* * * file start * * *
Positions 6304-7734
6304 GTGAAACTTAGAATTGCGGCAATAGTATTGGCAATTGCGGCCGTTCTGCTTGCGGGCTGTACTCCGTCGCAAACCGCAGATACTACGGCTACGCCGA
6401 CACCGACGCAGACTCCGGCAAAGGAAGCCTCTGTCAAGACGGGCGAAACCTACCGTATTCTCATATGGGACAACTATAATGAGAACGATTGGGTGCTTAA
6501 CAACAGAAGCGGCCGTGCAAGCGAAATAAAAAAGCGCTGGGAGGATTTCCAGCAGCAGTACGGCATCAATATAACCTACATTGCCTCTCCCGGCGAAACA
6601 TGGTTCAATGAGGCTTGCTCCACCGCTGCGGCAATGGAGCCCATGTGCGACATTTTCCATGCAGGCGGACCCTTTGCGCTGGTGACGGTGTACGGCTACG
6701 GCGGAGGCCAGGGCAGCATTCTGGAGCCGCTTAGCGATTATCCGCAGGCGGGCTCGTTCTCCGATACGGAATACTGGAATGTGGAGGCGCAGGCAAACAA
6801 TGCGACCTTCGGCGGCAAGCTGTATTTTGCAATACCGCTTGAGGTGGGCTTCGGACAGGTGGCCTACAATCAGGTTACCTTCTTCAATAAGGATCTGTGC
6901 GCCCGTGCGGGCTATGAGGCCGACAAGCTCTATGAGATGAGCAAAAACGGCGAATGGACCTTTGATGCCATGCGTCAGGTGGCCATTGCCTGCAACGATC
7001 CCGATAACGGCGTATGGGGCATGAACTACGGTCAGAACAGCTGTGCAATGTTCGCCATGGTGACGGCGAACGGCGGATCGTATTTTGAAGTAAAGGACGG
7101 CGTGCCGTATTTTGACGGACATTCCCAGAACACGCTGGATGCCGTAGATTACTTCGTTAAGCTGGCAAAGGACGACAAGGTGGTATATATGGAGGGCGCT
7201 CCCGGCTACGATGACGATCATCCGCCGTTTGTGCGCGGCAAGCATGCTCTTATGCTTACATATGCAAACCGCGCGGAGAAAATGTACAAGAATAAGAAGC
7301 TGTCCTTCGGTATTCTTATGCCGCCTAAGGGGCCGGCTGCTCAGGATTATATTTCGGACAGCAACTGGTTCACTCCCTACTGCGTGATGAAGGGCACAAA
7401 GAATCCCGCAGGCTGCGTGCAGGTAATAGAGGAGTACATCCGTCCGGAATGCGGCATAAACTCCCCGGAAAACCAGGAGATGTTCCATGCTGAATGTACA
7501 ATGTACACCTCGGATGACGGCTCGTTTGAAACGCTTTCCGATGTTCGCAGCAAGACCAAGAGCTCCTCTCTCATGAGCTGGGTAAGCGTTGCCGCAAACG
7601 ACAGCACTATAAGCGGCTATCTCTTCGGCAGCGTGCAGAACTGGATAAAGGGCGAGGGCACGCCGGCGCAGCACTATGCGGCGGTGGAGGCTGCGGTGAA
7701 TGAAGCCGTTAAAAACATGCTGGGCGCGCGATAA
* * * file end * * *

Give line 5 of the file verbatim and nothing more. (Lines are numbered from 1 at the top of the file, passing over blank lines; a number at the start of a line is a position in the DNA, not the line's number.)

6601 TGGTTCAATGAGGCTTGCTCCACCGCTGCGGCAATGGAGCCCATGTGCGACATTTTCCATGCAGGCGGACCCTTTGCGCTGGTGACGGTGTACGGCTACG